TGF-β is a bidirectional modulator of cytokine receptor expression on murine bone marrow cells: Differential effects of TGF-β1 and TGF-β3
Jacobsen SEW., Ruscetti FW., Roberts AB., Keller JR.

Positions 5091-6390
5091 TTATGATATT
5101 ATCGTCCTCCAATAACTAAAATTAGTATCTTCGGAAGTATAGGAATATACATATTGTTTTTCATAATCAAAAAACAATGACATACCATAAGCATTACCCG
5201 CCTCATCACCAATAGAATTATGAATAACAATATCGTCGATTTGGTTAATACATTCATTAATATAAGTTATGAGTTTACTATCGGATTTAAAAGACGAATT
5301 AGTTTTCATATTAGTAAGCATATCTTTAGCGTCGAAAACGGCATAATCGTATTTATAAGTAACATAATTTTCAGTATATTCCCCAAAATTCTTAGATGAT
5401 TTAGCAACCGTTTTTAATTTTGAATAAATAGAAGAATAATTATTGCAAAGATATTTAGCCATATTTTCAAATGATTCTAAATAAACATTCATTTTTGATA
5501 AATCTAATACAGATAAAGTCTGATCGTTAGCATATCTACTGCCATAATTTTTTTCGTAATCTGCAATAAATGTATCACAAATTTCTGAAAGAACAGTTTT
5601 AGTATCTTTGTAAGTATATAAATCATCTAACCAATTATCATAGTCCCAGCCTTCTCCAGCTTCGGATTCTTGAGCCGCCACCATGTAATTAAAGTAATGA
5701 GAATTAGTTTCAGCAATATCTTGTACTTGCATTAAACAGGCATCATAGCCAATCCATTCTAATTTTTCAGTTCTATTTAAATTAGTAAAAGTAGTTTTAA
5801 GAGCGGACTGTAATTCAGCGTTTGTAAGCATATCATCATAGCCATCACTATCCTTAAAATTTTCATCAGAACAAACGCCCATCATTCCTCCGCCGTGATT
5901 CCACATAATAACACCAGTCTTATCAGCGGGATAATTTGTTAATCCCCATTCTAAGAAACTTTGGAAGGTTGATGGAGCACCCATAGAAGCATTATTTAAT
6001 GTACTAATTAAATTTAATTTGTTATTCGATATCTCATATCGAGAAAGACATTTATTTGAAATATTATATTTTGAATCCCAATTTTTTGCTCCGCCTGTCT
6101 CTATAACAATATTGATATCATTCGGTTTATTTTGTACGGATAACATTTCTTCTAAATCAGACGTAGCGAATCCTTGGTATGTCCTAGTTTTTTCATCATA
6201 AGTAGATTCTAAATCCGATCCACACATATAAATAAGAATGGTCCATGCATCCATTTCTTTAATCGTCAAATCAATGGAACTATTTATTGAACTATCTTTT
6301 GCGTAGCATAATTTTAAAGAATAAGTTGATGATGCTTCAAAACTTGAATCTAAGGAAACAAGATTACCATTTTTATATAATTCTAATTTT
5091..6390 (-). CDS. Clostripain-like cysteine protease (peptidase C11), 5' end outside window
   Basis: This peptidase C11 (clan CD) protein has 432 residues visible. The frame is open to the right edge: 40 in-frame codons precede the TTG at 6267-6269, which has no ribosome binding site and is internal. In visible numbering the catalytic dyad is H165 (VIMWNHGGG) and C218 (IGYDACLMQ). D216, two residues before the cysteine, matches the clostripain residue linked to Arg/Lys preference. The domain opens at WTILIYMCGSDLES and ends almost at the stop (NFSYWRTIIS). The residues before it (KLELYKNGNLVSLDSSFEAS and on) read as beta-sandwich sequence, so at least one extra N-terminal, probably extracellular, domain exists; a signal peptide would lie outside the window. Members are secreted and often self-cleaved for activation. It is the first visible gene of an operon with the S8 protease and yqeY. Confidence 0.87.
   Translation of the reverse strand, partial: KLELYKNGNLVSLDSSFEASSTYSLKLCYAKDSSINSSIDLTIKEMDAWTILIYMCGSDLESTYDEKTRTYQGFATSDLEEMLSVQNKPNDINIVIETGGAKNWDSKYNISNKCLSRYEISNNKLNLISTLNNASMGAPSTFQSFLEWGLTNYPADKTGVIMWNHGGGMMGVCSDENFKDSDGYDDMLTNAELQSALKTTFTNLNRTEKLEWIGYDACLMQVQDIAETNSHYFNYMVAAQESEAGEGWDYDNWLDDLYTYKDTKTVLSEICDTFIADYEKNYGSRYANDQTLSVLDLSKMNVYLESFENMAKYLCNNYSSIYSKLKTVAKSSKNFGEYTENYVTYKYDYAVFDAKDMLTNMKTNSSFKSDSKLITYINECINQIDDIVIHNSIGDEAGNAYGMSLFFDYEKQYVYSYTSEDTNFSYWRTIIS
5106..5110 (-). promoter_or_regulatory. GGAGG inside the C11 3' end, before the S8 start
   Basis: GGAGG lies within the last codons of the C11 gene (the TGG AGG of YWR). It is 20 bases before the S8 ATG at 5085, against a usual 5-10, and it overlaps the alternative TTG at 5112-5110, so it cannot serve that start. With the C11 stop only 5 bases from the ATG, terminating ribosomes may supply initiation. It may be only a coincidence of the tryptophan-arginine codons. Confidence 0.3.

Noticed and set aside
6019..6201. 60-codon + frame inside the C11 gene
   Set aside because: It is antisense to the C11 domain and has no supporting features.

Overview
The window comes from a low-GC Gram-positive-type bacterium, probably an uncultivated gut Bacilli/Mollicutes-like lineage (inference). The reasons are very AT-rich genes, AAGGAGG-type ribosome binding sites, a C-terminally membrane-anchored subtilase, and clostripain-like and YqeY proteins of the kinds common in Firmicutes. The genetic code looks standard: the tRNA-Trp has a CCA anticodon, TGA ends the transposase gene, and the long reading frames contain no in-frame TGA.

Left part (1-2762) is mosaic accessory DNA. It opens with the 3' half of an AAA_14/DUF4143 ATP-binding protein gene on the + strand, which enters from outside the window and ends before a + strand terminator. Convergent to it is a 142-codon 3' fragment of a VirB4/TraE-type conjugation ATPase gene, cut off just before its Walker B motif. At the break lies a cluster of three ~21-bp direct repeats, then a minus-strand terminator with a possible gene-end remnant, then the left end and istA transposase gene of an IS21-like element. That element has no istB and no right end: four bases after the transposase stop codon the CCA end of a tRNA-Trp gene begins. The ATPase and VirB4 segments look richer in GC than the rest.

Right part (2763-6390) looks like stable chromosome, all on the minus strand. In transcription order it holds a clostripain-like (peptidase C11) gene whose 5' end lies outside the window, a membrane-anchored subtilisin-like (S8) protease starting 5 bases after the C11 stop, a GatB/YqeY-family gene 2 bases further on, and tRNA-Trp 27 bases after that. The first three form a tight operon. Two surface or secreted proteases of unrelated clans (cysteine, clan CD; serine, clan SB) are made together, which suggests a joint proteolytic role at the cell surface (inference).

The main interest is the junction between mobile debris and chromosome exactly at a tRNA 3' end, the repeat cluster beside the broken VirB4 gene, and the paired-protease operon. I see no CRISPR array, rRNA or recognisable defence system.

Transforming growth factor β (TGF-β), an immunomodulator, has inhibitory as well as stimulatory effects on bone marrow cells. In this study, we demonstrate that TGF-β1 also is a bidirectional modulator of CSF receptor expression on murine bone marrow cells. TGF-β1 up-regulated granulocyte- macrophage (GM)-CSF receptor expression in a time- and dose-dependent manner, with a maximum up-regulation of 64% by 48 h at 20 ng/ml. In contrast, TGF- β1 down-modulated IL-3 and CSF-1 receptor expression by 54 and 55%, respectively, by 24 h. TGF-β1 did not affect G-CSF receptor expression, in agreement with its inability to affect G-CSF-induced proliferation. The CSF receptor modulation induced by TGF-β1 preceded its effects on CSF-stimulated proliferation. The effects of TGF-β on CSF receptor expression were isoform dependent, thus TGF-β3 was a 10-fold more potent inhibitor of both IL-3- induced colony formation and IL-3 receptor expression than TGF-β1, whereas TGF-β1 was a more potent stimulator of GM-CSF-stimulated colonies and GM- CSF receptor expression than TGF-β3. Therefore, the ability of TGF-β to modulate the CSF receptor density/cell and/or the actual number of progenitors expressing CSF receptors directly correlates with the multifunctional effects of TGF-β in hematopoiesis.